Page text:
The Lesson

Overwhelmed by the terror and violence that have become the ‘new normal’ across America, Keller, an assault survivor, seeks solace in buying a gun for self-defense. But during her very first shooting lesson with Ty, an ex-cop battling his own demons, Keller begins to wonder if a gun will be enough to give her the comfort and connection she needs to survive in a changing world.

  • Kimberly Kalaja
  • Project Type:
    Short Script
  • Number of Pages:
  • Country of Origin:
    United States
  • Language:
  • First-time Screenwriter:
  • Student Project:
  • Portland Screenplay Awards 2021

    Official Selection
  • Los Angeles Television, Script, and Film Festival 2021
    Los Angeles
    Official Selection
  • New York City International Screenplay Awards 2021
    New York
    Official Selection
  • Los Angeles International Screenplay Awards 2021
    Los Angeles
    Official election
  • Oregon Short Film Festival 2021

    Official Selection
  • Fresh Voices Screenplay Competition 2021
    January 28, 2021
  • Garden State Film Festival 2021
    Asbury Park, NJ
    March 28, 2021
    Honorable Mention
  • Irvine International Film Festival 2020
    Irvine, CA
    April 9, 2020
    Best Short Screenplay
  • Austin Under The Stars 2020
    Austin, TX
    November 7, 2020
    Official Selection
  • New Hope Film Festival 2020
    New Hope, NJ
    June 25, 2020
    Official Selection
  • Atlanta Film Festival 2020
    Atlanta, GA
    August 25, 2020
    Official Selection
  • Top Shorts Film Festival September 2020
    September 30, 2020
    Best Screenplay
  • Global Shorts 2020

  • Manhattan Short Fim Festival 2020
    New York City
    October 31, 2020
    Official Selection
  • Hollywood Just4Shorts Film and Screenplay Competition 2020

    Official Selection
  • Big Apple Film Festival 2019
    New York, NY
    August 29, 2019
    Winner - Short Screenplay
Writer Biography - Kimberly Kalaja

Kimberly Kalaja is an American playwright, author, and Fulbright.

Her award-winning plays include “Night Moths on the Wing,” “Acts Without Words,” and “The Shooter.” Her screenplay “The Lesson” is a four-time Best-Screenplay festival award-winner.

Her non-fiction work, “Reading Games: An Aesthetics of Play,” (a philosophical consideration of game theory in the production of Art), was selected in 2007 to be part of Dalkey Archive Press's Scholarly Series. Her essays have been published by The Four Courts Press (Dublin), “The Annual of Bernard Shaw Studies,” “The Journal of British Studies,” “The Irish Journal of Feminist Studies,” “The Irish Review,” “Princeton University Library Chronicle,” “Twentieth Century Criticism,” and “Gazeta Shqip.”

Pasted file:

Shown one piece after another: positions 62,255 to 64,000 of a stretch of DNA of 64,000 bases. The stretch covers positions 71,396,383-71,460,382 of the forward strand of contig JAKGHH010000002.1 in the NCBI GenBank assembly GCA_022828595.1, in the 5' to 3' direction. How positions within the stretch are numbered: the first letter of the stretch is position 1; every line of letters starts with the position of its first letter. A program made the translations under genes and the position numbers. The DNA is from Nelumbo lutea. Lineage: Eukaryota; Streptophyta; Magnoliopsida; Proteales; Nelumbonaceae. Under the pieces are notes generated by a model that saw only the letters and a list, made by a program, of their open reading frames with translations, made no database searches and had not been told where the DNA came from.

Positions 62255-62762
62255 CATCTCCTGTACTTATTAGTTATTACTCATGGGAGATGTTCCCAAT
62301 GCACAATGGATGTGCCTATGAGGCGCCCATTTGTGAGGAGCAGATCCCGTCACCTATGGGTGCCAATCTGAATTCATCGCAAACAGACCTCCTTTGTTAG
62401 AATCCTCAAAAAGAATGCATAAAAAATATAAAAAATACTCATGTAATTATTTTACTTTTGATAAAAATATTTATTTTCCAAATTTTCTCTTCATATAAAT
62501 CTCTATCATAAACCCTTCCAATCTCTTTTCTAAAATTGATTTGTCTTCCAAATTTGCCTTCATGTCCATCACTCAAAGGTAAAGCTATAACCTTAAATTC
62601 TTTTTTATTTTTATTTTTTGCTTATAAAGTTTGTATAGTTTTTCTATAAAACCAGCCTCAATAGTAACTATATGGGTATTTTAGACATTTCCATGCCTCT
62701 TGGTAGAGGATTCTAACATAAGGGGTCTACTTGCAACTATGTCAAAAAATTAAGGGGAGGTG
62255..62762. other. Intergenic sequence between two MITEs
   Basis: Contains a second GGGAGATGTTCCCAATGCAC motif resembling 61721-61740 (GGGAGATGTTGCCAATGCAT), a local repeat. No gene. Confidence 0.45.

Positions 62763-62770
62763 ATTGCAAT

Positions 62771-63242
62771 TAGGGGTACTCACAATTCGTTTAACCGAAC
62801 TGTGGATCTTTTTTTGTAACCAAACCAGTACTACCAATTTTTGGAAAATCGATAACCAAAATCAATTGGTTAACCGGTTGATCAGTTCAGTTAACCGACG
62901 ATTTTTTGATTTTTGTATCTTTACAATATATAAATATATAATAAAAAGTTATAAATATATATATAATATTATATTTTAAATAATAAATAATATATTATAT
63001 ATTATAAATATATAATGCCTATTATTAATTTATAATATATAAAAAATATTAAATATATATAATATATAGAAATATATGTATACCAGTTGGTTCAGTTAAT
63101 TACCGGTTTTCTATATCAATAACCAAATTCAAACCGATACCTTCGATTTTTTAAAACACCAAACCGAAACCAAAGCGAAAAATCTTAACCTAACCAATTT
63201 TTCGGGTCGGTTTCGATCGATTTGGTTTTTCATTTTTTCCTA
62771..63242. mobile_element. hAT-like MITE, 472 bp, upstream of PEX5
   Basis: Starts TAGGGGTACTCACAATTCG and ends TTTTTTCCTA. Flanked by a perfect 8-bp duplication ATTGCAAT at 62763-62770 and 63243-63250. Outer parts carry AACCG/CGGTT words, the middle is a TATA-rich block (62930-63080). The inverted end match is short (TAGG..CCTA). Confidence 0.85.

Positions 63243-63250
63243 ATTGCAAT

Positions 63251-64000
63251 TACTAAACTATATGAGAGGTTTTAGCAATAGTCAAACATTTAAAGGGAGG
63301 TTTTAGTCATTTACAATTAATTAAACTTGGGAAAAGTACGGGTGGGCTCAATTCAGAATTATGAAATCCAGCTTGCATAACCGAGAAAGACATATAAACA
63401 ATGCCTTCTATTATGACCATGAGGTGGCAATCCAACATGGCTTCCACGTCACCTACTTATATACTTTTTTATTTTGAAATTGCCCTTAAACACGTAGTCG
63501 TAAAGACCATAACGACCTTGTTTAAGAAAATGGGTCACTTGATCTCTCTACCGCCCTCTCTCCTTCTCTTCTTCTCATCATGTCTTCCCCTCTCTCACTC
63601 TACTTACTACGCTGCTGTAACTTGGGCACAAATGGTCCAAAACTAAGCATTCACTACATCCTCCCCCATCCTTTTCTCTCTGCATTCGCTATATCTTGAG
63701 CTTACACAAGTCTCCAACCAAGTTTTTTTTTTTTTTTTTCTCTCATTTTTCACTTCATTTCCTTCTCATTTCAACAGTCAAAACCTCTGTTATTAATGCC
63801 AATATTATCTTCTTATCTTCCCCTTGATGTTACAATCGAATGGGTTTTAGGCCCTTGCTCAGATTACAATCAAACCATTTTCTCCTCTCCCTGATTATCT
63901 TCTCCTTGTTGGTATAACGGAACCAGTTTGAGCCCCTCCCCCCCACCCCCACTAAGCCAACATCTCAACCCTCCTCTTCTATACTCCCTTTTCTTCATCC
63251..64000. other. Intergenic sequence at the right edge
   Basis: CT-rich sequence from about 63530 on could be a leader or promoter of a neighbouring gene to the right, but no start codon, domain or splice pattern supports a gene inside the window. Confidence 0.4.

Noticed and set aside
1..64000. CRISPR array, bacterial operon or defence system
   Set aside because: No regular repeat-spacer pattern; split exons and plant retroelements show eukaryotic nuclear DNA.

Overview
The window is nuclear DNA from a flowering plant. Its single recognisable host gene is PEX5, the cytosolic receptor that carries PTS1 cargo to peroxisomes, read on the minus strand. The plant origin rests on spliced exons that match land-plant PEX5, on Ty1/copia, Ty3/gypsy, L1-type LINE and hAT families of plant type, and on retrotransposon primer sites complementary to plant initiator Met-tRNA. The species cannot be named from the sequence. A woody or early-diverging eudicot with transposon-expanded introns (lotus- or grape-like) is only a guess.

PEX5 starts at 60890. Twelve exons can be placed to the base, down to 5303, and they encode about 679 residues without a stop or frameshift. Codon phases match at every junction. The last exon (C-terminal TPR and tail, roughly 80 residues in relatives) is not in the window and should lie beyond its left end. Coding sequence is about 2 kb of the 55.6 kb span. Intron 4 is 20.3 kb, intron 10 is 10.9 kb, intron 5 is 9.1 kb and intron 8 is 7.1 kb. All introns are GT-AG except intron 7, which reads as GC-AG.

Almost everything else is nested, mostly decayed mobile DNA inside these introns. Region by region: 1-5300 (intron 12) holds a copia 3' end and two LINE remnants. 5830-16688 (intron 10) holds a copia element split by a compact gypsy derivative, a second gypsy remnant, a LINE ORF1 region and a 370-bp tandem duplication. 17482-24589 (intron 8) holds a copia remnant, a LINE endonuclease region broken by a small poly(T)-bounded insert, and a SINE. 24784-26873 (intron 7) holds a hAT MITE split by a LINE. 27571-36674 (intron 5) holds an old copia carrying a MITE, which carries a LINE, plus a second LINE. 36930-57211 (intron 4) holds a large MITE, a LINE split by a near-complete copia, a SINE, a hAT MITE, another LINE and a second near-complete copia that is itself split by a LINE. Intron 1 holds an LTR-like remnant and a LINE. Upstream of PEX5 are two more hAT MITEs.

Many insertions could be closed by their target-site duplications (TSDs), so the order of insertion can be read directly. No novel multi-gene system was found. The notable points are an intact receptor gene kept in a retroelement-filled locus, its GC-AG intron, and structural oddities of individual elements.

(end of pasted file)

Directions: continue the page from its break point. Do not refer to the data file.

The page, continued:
Kimberly earned her Ph.D. in Comparative Literature from Princeton University, an MA in Irish Literature from The Queen's University of Belfast, and a BA in English at Scripps College. She has worked with incarcerated students since 2006, has been a professor at Princeton, NYU, California State University, and was a visiting Faculty Fulbright at the University of Tirana, Albania.

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Writer Statement

I believe stories are the foundations of identities, that they have the uncanny power to shape our realities, and are one of the most powerful means of connecting people.

The inspiration behind “The Lesson” was my dad, who, for as long as I can remember has told us, “anything worth having is worth protecting.” This heartfelt belief is at the root of his support for gun ownership. I wanted to write a story powerful enough to show him that however different our choices have been, we share common ground: we love our families and want to protect them; we fear the ever-increasing violence that plagues our nation; we want safe streets, and secure homes. All that really separates us is how we have chosen to respond to the uncertainties of this world.

This film is for anyone who – like me – has friends and family members whom we love deeply, but who hold very different beliefs. And it is especially for those of us who fear that expressing our beliefs will drive away those we love. I will view the film as a success if it is able to bridge the empathy gap; it is not an ideological piece, but an emotional one. Genuine dialogue demands we set politics aside, and get to the roots of our shared humanity.

“The Lesson” reframes the dialogue about guns in America – away from the guns – and focuses instead on the human emotions that perpetuate the cycle of violence. It is aimed at two groups of people – those who would consider buying a gun for self-defense, and those who would never buy a gun under any circumstances. I hope it inspires safe and respectful conversations between those who might otherwise believe they have nothing in common.

I wanted the viewer to be inside the head of a person who chooses to buy a gun, to understand that she is reasonable and rational, even if fear and vulnerability drive her choices. And of course, I also want viewers to understand why, in the end, she makes the choice she makes.
One challenge in writing the script was to remain vigilantly nonpartisan. This film does not tell people what they should do, but hopes to inspire viewers to think about the power each of us has to determine our own lives. As our country becomes more and more fractured, as more and more of us experience violence first-hand, and many of us feel more isolated, defensive, and cautious than ever, this film is an exploration of how our private decisions really do matter, how every choice we make as individuals resonates in and impacts the world around us. And we are accountable for every choice we make.